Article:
Postfire vegetation recovery and tree establishment at the Arctic tree-line: climatic-change-vegetation-response hypotheses
Document Type: Journal Article
Author(s): Simon M. Landhausser; Ross W. Wein
Publication Year: 1993

Cataloging Information

  • adaptation
  • age classes
  • arctic
  • Betula
  • Betula papyrifera
  • biogeography
  • biomass
  • Canada
  • climate change
  • coniferous forests
  • cover
  • deciduous forests
  • disturbance
  • droughts
  • ecotones
  • fire frequency
  • fire intensity
  • fire management
  • forbs
  • forest fragmentation
  • ground cover
  • invasive species
  • lichens
  • mineral soils
  • mosses
  • Northwest Territories
  • organic soils
  • Picea
  • Picea glauca
  • Picea mariana
  • plant communities
  • plant growth
  • population density
  • Populus
  • Populus balsamifera
  • post fire recovery
  • regeneration
  • rivers
  • seed dispersal
  • seedlings
  • shrubs
  • soil nutrients
  • soil temperature
  • species diversity (plants)
  • succession
  • tundra
  • wildfires
Record Maintained By:
Record Last Modified: March 13, 2019
FRAMES Record Number: 34801
Tall Timbers Record Number: 9075
TTRS Location Status: In-file
TTRS Call Number: Journals-J
TTRS Abstract Status: Fair use, Okay, Reproduced by permission

This bibliographic record was either created or modified by the Tall Timbers Research Station and Land Conservancy and is provided without charge to promote research and education in Fire Ecology. The E.V. Komarek Fire Ecology Database is the intellectual property of the Tall Timbers Research Station and Land Conservancy.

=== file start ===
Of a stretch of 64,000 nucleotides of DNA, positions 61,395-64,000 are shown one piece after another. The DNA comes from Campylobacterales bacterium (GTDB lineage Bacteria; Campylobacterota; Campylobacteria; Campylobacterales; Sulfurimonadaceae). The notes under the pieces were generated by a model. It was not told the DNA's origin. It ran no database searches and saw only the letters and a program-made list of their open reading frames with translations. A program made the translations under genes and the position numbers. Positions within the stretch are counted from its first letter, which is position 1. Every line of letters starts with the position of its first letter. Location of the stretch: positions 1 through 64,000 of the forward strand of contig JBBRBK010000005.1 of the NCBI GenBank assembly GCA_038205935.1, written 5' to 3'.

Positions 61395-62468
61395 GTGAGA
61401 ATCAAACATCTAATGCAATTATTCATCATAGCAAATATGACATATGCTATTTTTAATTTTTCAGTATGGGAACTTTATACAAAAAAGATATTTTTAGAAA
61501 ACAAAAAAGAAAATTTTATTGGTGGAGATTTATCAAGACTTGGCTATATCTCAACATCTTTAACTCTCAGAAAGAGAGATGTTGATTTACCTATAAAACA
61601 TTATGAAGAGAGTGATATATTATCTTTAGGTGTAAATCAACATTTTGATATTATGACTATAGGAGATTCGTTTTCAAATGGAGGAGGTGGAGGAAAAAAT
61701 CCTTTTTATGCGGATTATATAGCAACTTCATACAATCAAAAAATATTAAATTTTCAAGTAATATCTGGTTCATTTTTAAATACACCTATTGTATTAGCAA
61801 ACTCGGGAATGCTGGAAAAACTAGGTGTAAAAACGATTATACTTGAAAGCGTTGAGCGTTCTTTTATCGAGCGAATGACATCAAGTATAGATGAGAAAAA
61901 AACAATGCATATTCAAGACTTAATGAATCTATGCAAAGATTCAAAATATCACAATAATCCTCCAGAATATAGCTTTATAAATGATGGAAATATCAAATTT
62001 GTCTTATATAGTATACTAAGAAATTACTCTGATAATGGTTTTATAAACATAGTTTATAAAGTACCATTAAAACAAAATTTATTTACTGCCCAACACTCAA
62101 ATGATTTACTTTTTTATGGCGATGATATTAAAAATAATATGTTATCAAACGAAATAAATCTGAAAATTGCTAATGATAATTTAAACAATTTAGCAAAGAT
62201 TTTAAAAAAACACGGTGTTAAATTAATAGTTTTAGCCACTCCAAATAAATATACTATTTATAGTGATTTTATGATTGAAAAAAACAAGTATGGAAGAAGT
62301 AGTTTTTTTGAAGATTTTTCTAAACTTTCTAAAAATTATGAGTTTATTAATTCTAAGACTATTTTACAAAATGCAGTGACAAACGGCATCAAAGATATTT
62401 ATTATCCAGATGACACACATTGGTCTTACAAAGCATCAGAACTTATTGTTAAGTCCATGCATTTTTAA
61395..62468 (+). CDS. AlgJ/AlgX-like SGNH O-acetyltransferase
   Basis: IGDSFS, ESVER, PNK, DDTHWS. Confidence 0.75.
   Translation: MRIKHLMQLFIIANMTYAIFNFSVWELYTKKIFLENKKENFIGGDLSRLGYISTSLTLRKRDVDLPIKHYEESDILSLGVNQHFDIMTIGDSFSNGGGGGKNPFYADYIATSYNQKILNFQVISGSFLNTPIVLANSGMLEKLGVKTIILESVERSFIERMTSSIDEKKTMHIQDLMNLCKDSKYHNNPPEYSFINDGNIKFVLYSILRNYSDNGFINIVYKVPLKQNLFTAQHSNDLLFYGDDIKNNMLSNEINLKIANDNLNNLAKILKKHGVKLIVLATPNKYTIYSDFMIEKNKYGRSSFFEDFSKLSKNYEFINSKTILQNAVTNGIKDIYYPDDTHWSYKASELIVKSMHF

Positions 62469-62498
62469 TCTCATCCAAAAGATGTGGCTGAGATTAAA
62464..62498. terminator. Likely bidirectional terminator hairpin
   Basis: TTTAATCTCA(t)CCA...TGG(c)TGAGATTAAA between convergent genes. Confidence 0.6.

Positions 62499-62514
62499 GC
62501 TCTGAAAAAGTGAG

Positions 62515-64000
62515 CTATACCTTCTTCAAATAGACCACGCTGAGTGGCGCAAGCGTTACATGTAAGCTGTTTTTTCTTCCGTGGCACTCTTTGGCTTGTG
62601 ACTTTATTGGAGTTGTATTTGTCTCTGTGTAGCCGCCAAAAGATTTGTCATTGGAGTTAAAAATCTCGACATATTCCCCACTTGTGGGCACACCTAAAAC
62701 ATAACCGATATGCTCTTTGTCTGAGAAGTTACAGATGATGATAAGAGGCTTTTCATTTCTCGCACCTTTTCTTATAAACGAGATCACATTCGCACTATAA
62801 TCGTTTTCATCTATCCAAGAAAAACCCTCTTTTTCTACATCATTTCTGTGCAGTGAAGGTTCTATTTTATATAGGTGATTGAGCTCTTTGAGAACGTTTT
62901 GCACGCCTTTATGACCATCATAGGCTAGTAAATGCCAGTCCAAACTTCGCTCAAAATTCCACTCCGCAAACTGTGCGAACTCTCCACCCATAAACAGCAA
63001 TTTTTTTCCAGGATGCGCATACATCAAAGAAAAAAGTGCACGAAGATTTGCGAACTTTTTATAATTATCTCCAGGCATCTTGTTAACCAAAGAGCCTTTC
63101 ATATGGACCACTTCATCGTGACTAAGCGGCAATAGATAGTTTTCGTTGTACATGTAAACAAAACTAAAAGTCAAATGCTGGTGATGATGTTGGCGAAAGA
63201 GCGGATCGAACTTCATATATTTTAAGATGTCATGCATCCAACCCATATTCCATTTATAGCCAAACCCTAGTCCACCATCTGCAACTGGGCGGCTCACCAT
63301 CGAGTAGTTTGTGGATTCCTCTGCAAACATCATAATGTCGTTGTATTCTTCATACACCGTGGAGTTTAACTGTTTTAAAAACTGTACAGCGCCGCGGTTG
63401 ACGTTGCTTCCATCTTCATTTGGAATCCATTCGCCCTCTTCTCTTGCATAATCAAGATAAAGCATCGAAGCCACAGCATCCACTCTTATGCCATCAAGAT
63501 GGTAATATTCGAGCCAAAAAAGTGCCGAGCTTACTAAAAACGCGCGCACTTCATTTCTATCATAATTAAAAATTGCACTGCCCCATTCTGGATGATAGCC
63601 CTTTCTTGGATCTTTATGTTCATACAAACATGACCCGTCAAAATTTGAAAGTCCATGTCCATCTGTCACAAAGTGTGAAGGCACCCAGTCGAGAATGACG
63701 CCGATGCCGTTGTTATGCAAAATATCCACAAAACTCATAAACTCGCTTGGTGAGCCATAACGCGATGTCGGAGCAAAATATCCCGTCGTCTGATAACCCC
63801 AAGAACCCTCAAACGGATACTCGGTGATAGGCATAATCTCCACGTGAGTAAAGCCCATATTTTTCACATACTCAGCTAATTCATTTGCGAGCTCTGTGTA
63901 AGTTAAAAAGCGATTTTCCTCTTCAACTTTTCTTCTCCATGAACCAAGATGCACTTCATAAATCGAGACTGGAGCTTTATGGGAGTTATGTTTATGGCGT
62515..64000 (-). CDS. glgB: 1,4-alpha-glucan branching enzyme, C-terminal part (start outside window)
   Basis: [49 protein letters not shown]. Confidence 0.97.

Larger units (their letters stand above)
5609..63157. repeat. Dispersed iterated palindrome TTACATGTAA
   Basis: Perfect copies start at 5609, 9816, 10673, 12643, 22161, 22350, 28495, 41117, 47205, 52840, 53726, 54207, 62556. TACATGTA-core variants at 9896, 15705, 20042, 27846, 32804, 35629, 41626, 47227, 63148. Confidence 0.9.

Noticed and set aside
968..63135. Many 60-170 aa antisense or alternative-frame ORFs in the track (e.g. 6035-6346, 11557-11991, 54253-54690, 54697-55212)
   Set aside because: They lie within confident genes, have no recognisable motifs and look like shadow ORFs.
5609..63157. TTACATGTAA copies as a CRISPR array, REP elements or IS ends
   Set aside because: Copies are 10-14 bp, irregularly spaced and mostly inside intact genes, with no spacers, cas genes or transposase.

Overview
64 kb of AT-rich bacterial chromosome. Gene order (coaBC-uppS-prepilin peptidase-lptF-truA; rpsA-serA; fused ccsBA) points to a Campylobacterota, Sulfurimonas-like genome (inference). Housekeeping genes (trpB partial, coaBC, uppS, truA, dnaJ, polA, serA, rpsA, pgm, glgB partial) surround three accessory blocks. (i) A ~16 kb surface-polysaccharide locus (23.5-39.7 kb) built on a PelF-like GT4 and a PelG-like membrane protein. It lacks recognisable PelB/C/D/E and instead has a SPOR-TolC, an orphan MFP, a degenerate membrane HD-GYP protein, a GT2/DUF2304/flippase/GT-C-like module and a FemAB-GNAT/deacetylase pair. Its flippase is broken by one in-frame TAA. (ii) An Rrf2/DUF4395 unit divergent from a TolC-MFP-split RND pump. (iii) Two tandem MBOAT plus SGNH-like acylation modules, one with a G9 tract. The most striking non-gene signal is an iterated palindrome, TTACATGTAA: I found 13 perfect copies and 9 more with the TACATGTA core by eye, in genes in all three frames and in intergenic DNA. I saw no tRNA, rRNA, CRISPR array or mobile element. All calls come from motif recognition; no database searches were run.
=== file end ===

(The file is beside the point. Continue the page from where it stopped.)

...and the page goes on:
1. A fire of unusually great severity (deep burning) burned across the forest-tundra near Inuvik, Northwest Territories from August 8 to 18, 1968. 2. Burned-unburned paired study sites around the fire perimeter, which had been established in both tundra and forest-tundra in 1973 were relocated in 1990. These showed that total vascular plant cover had reached prefire levels after 22 years, that tall shrubs had become dominant in the tundra and that biomass was now sufficient to support another fire. Cryptogams showed minimum recovery between the two studies. 3. In previously treed areas postfire densities of Picea mariana and Picea glauca were much lower than before. Betula papyrifera and Populus balsamifera, however, showed an increase in density and had extended their range into previously treeless areas. 4. The results obtained have implications for vegetation changes in the Circumpolar North related to global warming. It is predicted that deciduous tree species with long distance seed dispersal mechanisms will increase in abundance and will invade the tundra in a stepwise fshion after each fire. This will be most noticeable near northward flowing rivers because these valleys provide the habitat for outlier tree populations and are therefore a major source of propagules. © Blackwell Science Ltd. Abstract reproduced by permission.

Online Link(s):
Landhausser, S. M., and R. W. Wein. 1993. Postfire vegetation recovery and tree establishment at the Arctic tree-line: climatic-change-vegetation-response hypotheses. Journal of Ecology, v. 81, no. 4, p. 665-672.